Thanks Stuart, that's useful to hear. Makes me think that I'll just continue as is for now then, similar to what Sandra stated. 

I know they're low now but as we are in the habit of lowering costs as much as possible I thought I would float the question. 

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On 3/12/2020 at 9:01 AM, Stuart Phillips said:

There are a few reason why this womnt really mean anything for fixed rate mortgages:

Interest rates are at absolute rock bottom, there simply isnt anywhere for them to go. Most big lenders are running at a loss just in order to maintain market share. Generally mortgages are seen as a gateway to sell more lucrative options to clients such as current accounts with overdrafts, credit cards etc, and based on this FCA report, they expect to recoup costs from those who cant or wont switch to better deals when eligible. If you consider that you can get a 2yr BTL mortgage for just 1.19% currently, im not sure where you think those rates could go? Considering that in that 2 year period 0.4% of that loan is going to me as commission, and then the rest has to cover staff, tax, margins for defaults etc there just isnt anything left from that.

Fixed rate mortgages are not linked to the Bank of England Base Rate. The actual mechanisms are much more complex but are losely related to the rate at which they can borrow from other lenders and the terms under which they can package up mortgages to be sold to other financial services providers, often pensions and investment firms who have cash lump sums and pay out regular amounts. This stuff is mind bendingly complex, far beyond my comprehension, but i know for sure the BoE rate doesent directly influence rates.

What you say makes sense but any thoughts about Ltd Co mortgages where rates are higher (reflecting higher perceived risk) and in theory have room to come down?

Thanks

John

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I dont think its risk, per se, because the loans are assessed on the same terms as a personal mortgage by and large. Lenders wont lend on something in a limited company that they wouldnt in personal names for instance. Most lenders also dont allow any kind of complex structures that might increase risk, and those companies are brand new, with one or two directors and either an intercompany loan or directors loan account. The riskof financial crime or fraud isnt significantly higher than with personal mortgages and there is no limited liability as personal guarantees are provided.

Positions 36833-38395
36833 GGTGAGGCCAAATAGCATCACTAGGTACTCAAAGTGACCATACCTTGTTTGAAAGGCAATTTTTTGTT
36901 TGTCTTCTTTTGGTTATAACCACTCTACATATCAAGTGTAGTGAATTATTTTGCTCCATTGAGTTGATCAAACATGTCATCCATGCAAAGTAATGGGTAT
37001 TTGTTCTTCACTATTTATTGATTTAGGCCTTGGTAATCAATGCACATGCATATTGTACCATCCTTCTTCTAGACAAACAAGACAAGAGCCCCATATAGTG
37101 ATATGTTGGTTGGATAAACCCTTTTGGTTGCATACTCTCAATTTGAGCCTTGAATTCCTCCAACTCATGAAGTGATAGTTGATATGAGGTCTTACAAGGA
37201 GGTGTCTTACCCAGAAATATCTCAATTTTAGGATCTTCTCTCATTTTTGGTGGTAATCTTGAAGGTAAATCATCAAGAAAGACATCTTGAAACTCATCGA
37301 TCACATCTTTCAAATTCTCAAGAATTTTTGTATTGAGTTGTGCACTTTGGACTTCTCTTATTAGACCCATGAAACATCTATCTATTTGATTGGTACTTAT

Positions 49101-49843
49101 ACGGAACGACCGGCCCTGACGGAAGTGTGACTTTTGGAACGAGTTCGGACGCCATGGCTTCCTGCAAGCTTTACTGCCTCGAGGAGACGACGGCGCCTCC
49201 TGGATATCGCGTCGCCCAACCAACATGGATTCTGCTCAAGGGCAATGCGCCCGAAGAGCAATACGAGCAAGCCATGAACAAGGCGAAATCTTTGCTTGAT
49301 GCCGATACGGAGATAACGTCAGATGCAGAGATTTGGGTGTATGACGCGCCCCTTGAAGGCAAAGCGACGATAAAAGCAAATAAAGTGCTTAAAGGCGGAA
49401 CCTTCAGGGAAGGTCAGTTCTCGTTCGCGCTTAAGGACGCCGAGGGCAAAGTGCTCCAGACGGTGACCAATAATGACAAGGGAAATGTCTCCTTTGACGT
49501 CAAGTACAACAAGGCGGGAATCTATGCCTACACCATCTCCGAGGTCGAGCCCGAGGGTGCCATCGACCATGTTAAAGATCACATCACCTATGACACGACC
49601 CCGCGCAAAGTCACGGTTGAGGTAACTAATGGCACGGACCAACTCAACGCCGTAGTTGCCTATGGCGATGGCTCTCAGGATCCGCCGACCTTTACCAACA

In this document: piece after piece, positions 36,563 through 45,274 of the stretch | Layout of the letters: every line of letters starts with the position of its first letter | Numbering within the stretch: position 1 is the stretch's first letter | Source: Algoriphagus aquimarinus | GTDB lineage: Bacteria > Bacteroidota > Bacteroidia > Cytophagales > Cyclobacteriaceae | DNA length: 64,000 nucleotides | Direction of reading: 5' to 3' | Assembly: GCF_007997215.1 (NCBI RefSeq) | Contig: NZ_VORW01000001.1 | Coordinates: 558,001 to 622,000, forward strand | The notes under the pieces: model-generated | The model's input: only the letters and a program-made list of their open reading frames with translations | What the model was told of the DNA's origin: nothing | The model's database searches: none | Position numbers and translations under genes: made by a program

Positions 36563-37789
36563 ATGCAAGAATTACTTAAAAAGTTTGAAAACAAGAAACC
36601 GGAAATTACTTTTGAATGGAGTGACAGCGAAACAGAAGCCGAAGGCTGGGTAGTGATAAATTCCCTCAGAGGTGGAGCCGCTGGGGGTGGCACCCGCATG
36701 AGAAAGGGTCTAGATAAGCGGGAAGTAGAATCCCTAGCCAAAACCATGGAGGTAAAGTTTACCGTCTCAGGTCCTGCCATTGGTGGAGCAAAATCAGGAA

I think the increased rate is a combination of:

  • Supply and demand, there was less supply and so lenders had an opportunity to make more. In the same way when pricing aproduct or service, you shouldnt work on what it costs you and add a margin, you should start with the percieved benefit to the client and come down from there. I think limited company rates will come down gradually as more lenders enter the market, and the pool of potential clients increases. They are simply at a different life stage to personal BTLK mortgages.
  • Training, compliance and risk analysis costs - These are new products and entering the market costs money to train the staff, create policy etc. Once thats been paid for then the lenders are more free to be competitive. Thats probably why big lenders like TMW can come in and offer much cheaper rates straight away than the building societies and specialist lenders because that intial cost can be absorbed more quickly.

I think theres also still a little uncertainty about the government u-turning or repealing some of the tax rules that drive limited company mortgages. The more budgets that pass without change, the more confident they will be about the products becoming a core of what they do. In time limited company mortgages will be priced much closer to personal ones, we are seeing them trending downwards slightly at the moment.

043_logo_final_03.png.0cdf828351f81e6097208048ac2d018d.pngStuart Phillips

Independent, Whole of Market Mortgage Broker

AALTO Mortgages Ltd

Web  www.aaltomortgages.com

Email  sales@aaltomortgages.com

Call  020 7183 1101

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Have they now been reduced to 0.1%? 

What does it mean the anticipated rate will be now for a standard 20 or 25% LTV is? Would anyone dare hazard a guess? 

Do you think they're that worried about people not being able to pay the bills they're basically making stuff really cheap or trying to entice a market to prop the economy? I have no idea I'm not smart enough but some people on here might be able to give me the benefit of their wisdom.